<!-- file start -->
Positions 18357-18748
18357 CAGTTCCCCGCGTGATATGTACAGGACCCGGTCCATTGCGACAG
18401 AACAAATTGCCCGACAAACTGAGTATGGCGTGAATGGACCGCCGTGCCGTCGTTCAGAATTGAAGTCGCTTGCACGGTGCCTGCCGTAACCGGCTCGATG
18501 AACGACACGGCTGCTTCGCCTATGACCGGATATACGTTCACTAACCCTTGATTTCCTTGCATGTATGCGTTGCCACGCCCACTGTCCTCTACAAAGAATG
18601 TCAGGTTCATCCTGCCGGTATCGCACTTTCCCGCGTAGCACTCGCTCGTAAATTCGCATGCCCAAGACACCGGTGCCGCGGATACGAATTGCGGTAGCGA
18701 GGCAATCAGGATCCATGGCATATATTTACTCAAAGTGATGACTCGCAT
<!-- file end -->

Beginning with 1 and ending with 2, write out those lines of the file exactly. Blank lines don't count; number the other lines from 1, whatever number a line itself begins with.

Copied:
Positions 18357-18748
18357 CAGTTCCCCGCGTGATATGTACAGGACCCGGTCCATTGCGACAG